Under the agonizing and dim routine of former Chadian president and tyrant Hissène Habré, Rose Lokissim was captured, kept, tormented lastly executed in 1986 for what is presently broadly portrayed as a passing for her nation and individuals of which she will always be commended for.
Brought up in a fairly remote and little town in Chad, Rose experienced childhood in a polygamous home where her dad had a few spouses and kids.
Not a great deal of subtleties exist about her initial years, training and life before turning into a trooper, be that as it may, in the 2014 narrative by Isabel Coixet, a couple of relatives portray her as a quiet and harmony adoring young lady who was likewise ready to assume responsibility for issues when the need be.
An uncle explains that Rose was the only family member who was able to control her father during a bad fight with one of his wives in 1967. Rose, who was born in 1955, was only 12 years old at the time. She was also always ready to work and never saw gender as a barrier.
Rose became one of the first elite female soldiers possibly after joining the army in 1978 or later when she served diligently, exhibiting courage and resilience. At the time, one was allowed into the army at the age of 20.
After U.S. and France supported dictator Hissène Habré to become the fifth president of Chad in 1982, the country went into a state of turmoil as
Habré took matters into his hands, seeing to the arrest, torture and imprisonment of anyone who dared to speak against his ruling.
Having had enough of Habré, Rose joined the opposition in 1984 and immediately began to speak against dictator Habré with the hopes of gaining international attention to help remove him from office.
On September 14, 1984, Rose and several others were arrested by Habré’s secret police, the Documentation and Security Directorate known as the DDS.
A surviving victim explained that the arrest process was a very painful one. The police would come and force them out of their homes, put wires on their breasts, shock them with electricity until they were weak or fainted and dragged them into the prisons, the unidentified victim said.
Rose was taken to the underground prison, which was known as the La Piscine prison of Hissène Habré. Formerly a swimming pool that belonged to a French colonialist, Habré managed to turn it into a prison by building small prison cells with a window each.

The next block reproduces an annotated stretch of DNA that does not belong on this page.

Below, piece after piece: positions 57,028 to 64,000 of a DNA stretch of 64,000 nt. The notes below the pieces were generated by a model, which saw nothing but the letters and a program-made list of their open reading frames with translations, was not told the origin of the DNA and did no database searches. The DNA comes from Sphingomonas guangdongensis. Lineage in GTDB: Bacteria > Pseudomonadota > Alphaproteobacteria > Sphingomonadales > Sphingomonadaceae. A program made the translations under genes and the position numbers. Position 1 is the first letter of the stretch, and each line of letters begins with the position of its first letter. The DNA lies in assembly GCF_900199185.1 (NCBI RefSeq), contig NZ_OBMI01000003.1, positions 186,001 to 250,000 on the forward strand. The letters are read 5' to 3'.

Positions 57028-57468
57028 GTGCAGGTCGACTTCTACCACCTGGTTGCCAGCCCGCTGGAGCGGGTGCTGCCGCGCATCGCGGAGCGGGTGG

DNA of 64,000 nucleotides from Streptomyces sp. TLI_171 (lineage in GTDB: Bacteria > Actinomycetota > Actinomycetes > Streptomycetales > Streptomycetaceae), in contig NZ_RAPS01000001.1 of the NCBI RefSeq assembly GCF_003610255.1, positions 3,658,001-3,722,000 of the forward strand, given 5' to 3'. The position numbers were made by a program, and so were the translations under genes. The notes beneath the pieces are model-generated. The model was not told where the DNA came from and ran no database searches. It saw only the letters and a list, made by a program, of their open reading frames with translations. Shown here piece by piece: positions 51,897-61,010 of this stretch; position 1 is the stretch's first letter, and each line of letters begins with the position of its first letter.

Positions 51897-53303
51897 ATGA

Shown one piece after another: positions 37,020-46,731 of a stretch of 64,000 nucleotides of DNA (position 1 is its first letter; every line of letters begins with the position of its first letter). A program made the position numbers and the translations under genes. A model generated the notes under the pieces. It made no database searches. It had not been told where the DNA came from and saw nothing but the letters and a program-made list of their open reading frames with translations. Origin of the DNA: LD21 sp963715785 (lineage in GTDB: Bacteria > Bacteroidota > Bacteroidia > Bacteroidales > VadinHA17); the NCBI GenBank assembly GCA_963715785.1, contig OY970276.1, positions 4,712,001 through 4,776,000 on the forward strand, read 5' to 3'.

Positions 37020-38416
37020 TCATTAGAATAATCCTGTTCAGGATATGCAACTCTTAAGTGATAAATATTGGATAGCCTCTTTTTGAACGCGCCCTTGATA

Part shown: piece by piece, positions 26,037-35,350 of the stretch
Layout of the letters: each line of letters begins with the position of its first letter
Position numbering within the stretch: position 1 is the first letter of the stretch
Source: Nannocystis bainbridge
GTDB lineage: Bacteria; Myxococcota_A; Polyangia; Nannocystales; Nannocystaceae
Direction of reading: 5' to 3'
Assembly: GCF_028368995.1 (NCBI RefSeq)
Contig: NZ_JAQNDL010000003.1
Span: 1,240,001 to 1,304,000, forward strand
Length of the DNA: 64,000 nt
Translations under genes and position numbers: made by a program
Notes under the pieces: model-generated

Rose was later taken to the notorious Les Locaux prison where she was immediately taken to Cell C known among the prisoners as the Cell of Death as several prisoners died there.
Because she served as a threat to Habré and his police, she was taken to the men’s cell and forced to be in a small cell with 60 other men.
During her time in prison, she often encouraged the men to endure and be brave to survive their time in prison so that they could make it out alive and fight against Habré.
Rose was moved to the female cell early 1985 where she made several friends and became the binding strength in the prisons. She was later moved back to the male cell shortly before her execution.
The prisoners were often visited by other officers who would send messages to their families to enable them to know that they were alive.
During the visit of Officer Bichara Chaibo, who was the director of the DDS, the women pleaded that he gave them soap to wash and bath. Chaibo brought them 15 boxes of washing powder, Omo, which they used.
Rose requested that the boxes be kept in good condition and given to her. It was on these boxes that she spent her time writing in detail experiences while in prison. She kept details of everyone in the prison including that of deaths, burials, torture and officials who came to see the prisoners.
She also wrote about how the prisoners were tortured, often tied and shocked, beaten, sexually abused, refused food, among others.
For over a year, Rose kept on with her documentation despite being warned about the dangers she would put herself and the other women through if her documents were found.
She successfully smuggled information of prisoners to their families especially when they died, giving information about how and when they died.
Although due for release in 1986, information on her documents reached Habré and his policemen. They immediately seized her documents and dragged her out of the cell on May 15, 1986.
Rose was made to confess and she was declared a threat to the security of the state even in prison. This resulted in the decision of her execution that very day.
Police documents found on her case at the abandoned DDS office stated that “During two years of detention, the subject [Rose] has never changed her attitude. On the contrary, she boasts about it. Given that she is irredeemable and still poses a threat to the security of the state even in prison.”
After enduring the torture of being beaten and strangled, Rose was weakened by the five police officers who were assigned to execute that. It is said that she fought a good fight until she was strangled and hanged to death and shot even after dying. Her body was then dragged to the Plain of the Dead where she was buried in a mass burial.
Fifteen years after her death, it was revealed through the retrieved documents from the DDS office that Rose’s last words were ‘If I die, it will be for my country and family. History will talk about me and I will be thanked for my services to the Chadian nation.’